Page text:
Le citta invisibili
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Reed Johnson, "Union Station the platform for the opera 'Invisible Cities': The Industry opera company and L. Trascurabili segni del tempo alla sovraccoperta (con una piccola mancanza di 1 cm x 1 cm nella parte bassa del retro di sovraccoperta). At a 1983 conference held at Columbia University, Calvino himself stated that there is no definite end to Invisible Cities because "this book was made as a polyhedron, and it has conclusions everywhere, written along all of its edges. The matrix of eleven column themes and fifty-five subchapters (ten rows in chapters 1 and 9, five in all others) shows some interesting properties. These five-city cascades are displaced by one theme column to the right as one proceeds to the next chapter.
In the novel, the reader finds themselves playing a game with the author, wherein they must find the patterns hidden in the book. Sandra Barrera, "'Invisible Cities' is first release for The Industry’s new record label", Los Angeles Daily News, October 24, 2014. Julie Baumgardner, "In a Busy Train Station, a Postmodern Opera Takes Shape", The New York Times, October 29, 2014. Each description of each city is very short – often no more than a page – but, more importantly what Marco Polo describes is not the physical city he has seen but the impression that that city has made on him. He moves back and forth between the groups, while moving down the list, in a rigorous mathematical structure.
Calvino, in chapter 9, truncates the diagonal cascades in steps: Laudomia through Raissa is a cascade of four cities, followed by cascades of three, two, and one, necessitating ten cities in the final chapter. The performance could be heard by about 200 audience members, who wore wireless headphones and were allowed to move through the station at will. Un imperatore melanconico, un Kublai Khan che dopo aver conquistato il mondo ha perso ogni speranza di salvarlo dal suo lento sfacelo, ascolta dalla voce di un Marco Polo visionario le descrizioni di citta misteriose" (dalla sovraccoperta). Mark Swed, "Review: An inward tour through 'Invisible Cities'", Los Angeles Times, October 21, 2013. Each city is, of course, different and there is no connection between the different cities – no description of how they might relate to another city, no description of the journey between them.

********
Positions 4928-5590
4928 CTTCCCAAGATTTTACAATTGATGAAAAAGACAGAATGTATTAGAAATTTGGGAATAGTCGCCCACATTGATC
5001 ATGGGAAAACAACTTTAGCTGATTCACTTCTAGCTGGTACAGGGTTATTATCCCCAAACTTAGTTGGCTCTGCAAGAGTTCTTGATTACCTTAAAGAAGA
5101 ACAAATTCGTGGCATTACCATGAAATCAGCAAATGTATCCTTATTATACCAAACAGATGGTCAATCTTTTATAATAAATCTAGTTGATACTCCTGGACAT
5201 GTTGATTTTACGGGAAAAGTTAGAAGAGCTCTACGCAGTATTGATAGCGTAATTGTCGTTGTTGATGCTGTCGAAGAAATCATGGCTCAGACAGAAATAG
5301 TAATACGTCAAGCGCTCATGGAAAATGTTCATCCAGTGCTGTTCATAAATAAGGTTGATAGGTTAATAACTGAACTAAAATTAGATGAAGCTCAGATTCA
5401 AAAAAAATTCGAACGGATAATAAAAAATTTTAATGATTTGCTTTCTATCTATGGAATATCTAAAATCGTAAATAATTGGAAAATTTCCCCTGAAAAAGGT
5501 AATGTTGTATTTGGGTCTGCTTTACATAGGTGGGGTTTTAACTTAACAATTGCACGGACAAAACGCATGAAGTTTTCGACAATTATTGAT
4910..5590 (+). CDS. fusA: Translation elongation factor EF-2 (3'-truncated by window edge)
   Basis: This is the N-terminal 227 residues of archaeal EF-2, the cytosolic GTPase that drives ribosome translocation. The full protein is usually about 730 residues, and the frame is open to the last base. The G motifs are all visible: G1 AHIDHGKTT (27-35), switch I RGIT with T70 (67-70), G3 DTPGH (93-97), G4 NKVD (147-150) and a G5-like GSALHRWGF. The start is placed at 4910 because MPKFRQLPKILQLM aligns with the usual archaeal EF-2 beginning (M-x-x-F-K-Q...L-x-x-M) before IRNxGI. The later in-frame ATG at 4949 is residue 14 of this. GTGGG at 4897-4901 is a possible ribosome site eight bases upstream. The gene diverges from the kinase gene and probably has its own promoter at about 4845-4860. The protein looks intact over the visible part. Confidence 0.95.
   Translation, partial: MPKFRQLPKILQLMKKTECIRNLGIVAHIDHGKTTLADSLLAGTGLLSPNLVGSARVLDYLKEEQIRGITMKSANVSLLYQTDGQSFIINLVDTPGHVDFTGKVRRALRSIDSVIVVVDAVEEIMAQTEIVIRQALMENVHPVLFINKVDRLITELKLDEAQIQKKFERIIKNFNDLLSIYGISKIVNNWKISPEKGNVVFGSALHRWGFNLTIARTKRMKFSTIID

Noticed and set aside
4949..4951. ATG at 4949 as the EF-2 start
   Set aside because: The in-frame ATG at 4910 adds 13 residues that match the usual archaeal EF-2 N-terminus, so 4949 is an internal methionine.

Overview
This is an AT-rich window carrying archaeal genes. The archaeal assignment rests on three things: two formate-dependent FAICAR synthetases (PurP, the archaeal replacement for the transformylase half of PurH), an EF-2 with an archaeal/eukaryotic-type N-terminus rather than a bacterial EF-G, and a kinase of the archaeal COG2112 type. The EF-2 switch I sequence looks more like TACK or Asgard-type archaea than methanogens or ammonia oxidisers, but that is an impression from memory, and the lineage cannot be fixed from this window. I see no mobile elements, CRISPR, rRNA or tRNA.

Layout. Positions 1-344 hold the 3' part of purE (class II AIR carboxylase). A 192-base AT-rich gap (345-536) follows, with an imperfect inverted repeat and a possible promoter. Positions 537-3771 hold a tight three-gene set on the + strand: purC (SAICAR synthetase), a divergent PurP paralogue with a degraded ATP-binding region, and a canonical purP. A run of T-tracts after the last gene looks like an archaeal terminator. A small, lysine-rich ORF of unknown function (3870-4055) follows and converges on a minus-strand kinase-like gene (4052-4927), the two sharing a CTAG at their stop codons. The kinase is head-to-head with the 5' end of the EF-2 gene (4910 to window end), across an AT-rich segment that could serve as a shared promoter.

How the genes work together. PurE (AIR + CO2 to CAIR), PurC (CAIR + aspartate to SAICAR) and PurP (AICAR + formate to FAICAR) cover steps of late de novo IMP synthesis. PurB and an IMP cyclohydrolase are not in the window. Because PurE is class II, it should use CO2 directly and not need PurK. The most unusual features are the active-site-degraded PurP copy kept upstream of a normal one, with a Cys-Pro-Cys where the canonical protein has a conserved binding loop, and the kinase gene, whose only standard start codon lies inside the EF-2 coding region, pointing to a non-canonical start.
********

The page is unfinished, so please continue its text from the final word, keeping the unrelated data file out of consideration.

This strict adherence to a mathematical pattern is characteristic of the Oulipo literary group to which Calvino belonged. Invisible Cities deconstructs an archetypal example of the travel literature genre, The Travels of Marco Polo, which depicts the eponymous Venetian merchant's journey across Asia and in Yuan China ( Mongol Empire). It seems to have been very much influenced by Dino Buzzati‘s Il deserto dei Tartari (The Tartar Steppe), with its images of strange, unreal desert cities.The reader can therefore play with the book's structure, and choose to follow one group or another, rather than reading the book in chronological chapters. This article is written like a personal reflection, personal essay, or argumentative essay that states a Wikipedia editor's personal feelings or presents an original argument about a topic.